Strawberries, raspberries, gooseberries and so on.
No carrots, lettuce, beets, or cabbage.
Yes, pollinators are required to produces seeds that produce these crops.
Food items we really don't think about giving a pollinator credit for.
What about the hay that feeds our cattle?
What about the cotton used for clothing, bedding and other comfortable uses?
If it weren't for pollinators, we couldn't survive.
Pollinators are the Masters and Johnson of the plant world, the facilitators of reproduction (this is not my line, I'm not smart enough to come up with it).
They assist in the fertilization of many plants by carrying pollen from the anther (male) of one blossom to the stigma (female) of another.
That allows the plants to produce fruiting bodies containing the seeds that eventually become new plants, fruiting bodies that we know as things such as apples, oranges and cucumbers.
Pollinators play a crucial role in feeding us, beautifying our world and enabling the host of other benefits that plants provide.
We can't live without them.
(Species of Orchard Mason Bee)
And now, it's time for us to look out for them.
Biologists, ecologists and others who pay attention to the workings of the natural world worry that pollinators are in danger.
Habitat destruction, pesticide use and other human-driven forces are among the potential threats to pollinator populations.
Some cases of pollinators dying off in large numbers have been well-documented — perhaps most notably, the loss of honeybees to the mysterious colony collapse disorder.
There may be an answer or reason (next week's letter).
Scientists don't have the baseline data to show what has happened to most types of pollinators.
Instead, fears about their well-being are based more on evidence, including declines in sightings of some species and the effects on plants.
We do know that we're losing farmland every day and natural land every day.
And that translates into a loss of habitat for pollinators.
Pollinating animals represent about 200,000 species worldwide.
Most are insects, but they also include some birds and even mammals and reptiles.
Bees are the pollinating champs, but in our area butterflies, moths, beetles, flies and birds also contribute significantly.
They visit plants in search of either nectar, a source of carbohydrates, or pollen, which supplies protein.
In the process, they pick up pollen grains — often on hairs — and carry them to the next plant.
Plant a Garden You can help native pollinators, especially bees, by planting a pollinator-friendly garden.
Maximize flower space and plant species diversity.
Provide a succession of blooming plants throughout the growing season, spring through fall.
Provide a mix of flower shapes to accommodate different species.
Emphasize native perennial plants.
Plant host plants to feed caterpillars as well as nectar plants for adult butterflies, you need caterpillars to get the butterflies.
Avoid horticultural plants, such as marigolds and roses, bred as "doubles" that provide little or no pollen and nectar.
Choose non-chemical solutions to insect problems.
Adult Hoverflies pollinate (pictured) and their larvae consume untold amounts of insects.
There are roughly 6,000 species of Hoverfly worldwide.
(Species of Hoverfly)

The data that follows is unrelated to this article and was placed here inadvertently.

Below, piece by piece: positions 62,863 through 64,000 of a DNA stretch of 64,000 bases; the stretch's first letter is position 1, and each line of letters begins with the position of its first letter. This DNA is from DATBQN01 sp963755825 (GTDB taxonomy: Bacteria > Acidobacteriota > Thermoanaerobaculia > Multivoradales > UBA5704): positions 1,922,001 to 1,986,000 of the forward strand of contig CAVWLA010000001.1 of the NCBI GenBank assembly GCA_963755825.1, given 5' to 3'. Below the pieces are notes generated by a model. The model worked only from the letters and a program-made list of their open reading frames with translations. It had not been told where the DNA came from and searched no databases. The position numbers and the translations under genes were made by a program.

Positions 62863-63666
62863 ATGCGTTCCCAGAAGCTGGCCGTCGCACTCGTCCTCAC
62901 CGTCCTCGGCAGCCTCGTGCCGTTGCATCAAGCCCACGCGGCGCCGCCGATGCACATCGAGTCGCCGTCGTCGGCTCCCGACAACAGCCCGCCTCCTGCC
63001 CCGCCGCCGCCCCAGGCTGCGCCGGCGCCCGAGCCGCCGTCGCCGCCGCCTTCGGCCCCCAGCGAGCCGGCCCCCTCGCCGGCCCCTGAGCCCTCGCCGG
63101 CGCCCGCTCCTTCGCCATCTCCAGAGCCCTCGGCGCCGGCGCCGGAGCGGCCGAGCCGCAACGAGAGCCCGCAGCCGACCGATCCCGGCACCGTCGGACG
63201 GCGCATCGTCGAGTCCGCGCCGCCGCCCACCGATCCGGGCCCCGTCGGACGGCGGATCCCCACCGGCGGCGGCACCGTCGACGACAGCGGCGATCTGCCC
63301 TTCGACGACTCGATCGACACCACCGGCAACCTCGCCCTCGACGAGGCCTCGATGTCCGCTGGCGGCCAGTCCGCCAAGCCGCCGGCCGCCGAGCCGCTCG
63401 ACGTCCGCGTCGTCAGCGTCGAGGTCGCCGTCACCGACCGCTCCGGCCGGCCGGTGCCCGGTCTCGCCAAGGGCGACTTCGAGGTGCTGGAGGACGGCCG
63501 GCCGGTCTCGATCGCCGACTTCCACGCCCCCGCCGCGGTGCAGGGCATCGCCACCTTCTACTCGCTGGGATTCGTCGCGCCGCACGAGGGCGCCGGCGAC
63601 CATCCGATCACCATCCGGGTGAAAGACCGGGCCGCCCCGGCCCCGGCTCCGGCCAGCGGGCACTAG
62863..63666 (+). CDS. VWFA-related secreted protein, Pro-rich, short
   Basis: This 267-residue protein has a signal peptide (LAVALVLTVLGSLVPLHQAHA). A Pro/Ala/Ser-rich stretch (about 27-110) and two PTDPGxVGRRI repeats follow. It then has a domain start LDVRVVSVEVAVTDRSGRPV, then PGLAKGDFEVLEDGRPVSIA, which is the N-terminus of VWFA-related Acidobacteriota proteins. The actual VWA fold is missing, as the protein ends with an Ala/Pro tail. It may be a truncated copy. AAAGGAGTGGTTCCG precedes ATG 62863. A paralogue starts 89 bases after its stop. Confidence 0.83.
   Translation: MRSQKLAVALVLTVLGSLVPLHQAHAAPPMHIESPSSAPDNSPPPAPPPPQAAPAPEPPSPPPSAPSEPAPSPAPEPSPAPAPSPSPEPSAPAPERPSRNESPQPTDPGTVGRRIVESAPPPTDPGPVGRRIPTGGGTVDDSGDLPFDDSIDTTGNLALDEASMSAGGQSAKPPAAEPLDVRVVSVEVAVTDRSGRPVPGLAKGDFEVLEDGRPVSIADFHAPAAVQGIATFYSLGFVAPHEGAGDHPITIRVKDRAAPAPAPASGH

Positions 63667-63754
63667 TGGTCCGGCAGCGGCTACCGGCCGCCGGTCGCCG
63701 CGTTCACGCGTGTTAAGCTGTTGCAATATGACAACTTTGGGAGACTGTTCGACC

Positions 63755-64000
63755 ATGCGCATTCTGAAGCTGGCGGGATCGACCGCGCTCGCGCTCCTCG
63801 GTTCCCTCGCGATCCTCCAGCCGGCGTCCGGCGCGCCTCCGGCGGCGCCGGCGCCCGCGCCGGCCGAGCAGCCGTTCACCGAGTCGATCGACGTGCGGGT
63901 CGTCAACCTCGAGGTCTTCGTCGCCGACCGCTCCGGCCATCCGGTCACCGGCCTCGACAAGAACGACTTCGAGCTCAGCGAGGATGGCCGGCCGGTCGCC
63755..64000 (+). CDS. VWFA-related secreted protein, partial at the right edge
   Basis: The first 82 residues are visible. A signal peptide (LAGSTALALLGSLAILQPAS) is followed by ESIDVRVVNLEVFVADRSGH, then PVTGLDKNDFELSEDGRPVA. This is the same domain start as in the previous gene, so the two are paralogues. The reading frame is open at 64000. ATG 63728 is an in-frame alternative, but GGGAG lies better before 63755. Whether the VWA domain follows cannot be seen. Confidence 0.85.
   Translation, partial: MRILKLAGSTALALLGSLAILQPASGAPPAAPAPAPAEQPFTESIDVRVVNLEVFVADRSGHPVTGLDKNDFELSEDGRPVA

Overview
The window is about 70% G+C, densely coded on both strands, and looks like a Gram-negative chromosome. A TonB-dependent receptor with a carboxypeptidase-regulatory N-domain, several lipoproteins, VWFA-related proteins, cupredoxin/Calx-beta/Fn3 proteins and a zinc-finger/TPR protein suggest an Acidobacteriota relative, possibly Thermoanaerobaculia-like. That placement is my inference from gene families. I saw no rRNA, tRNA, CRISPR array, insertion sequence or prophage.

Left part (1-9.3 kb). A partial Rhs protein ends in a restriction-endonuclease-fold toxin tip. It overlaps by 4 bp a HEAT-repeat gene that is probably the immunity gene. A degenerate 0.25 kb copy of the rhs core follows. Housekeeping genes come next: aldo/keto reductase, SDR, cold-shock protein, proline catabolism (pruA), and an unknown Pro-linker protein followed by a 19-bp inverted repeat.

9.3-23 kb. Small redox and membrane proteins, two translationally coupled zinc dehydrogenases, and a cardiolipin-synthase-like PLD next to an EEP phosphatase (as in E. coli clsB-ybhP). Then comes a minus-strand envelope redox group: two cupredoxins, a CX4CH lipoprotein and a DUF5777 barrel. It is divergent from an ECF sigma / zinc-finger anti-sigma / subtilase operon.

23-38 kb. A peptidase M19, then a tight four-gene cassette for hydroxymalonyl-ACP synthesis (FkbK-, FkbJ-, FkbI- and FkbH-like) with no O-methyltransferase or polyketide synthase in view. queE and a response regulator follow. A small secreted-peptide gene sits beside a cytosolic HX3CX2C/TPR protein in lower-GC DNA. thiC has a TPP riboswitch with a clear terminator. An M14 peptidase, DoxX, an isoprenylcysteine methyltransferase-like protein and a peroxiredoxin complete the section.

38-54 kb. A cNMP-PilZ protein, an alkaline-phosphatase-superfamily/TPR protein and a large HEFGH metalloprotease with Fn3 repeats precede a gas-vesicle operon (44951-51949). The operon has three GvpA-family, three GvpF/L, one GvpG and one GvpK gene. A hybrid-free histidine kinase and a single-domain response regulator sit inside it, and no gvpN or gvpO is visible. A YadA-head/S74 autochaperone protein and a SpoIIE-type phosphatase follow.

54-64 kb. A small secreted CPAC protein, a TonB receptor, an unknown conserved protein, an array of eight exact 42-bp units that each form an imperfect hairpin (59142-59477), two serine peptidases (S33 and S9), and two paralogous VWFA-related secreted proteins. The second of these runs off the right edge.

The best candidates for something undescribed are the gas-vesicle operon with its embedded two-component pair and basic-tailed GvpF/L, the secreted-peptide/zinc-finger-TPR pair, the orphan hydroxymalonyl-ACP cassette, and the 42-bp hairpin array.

Avoid using herbicides.
Provide nesting habitat for bees, such as bare ground for digger and sweat bees and wood and dried plant stems for leaf cutter and carpenter bees.
Offer nesting sights for Mason and Orchard bees.
Welcome Hoverflies as well, these flies wont harm you, though some like to mimic bees.
Practice peaceful coexistence.
Bees sometimes choose to nest in inconvenient places (like my shed).
Rather than exterminating them, think of it as an opportunity to see and learn about them up close.
Most bees are non aggressive and will leave you alone, if you leave them alone.
Timing application to avoid flowering periods or diurnal activity periods may reduce the impacts of pesticides to many pollinators.
Some pollinators, such as Normia bees that rest in crop fields overnight, may be harmed by nighttime application of pesticides.
Powders like Sevin Dust are walked through, rubbed on bodies and brought back to a nest or hive, killing great numbers that come in contact with the poison.
Similarly, moths that are active at night may be harmed by nighttime application of pesticides.
Regardless of application time, if toxins remain on plant parts, pollinators such as leafcutter bees still may be harmed if they bring contaminated leaves and food back to their nest .
Likewise, the larvae of butterflies that pollinate plants may be harmed by ingesting toxins remaining on plant parts.
Remember, it is all part of nature, and a few leaf holes are needed if we want to eat.
Well, it is time to fly for now.
Before I go, here is your positive thought for the week.
(Pictured Below, Giant Swallowtail and a species of Ground bee.)
"Normal day, let me be aware of the treasure you are... Let me not pass you by in quest of some rare and perfect tomorrow. One day I shall dig my nails into the earth, or bury my face in my pillow, or stretch myself taut, or raise my hands to the sky and want, more than all the world, your return".
Mary Jean Iron
It isn't always a quest for a perfect or better tomorrow, as much as it is that we ignore today and what it brings us or can offer to us.
Are you alive?
Can you get out of bed?
Thank You Lord for another day.
"Look at the birds of the air; they do not sow or reap or store away in barns, and yet your heavenly Father feeds them. Are you not much more valuable than they"?
"Treat the earth well:
It was not given to you by your parents,
It was loaned to you by your children.
We do not inherit the Earth from our
Ancestors, we borrow it from our Children."
Ancient Indian Proverb
Your friend indeed,
Better yet, have them sign up so they can receive their own letters.
|Back to Back Issues Page|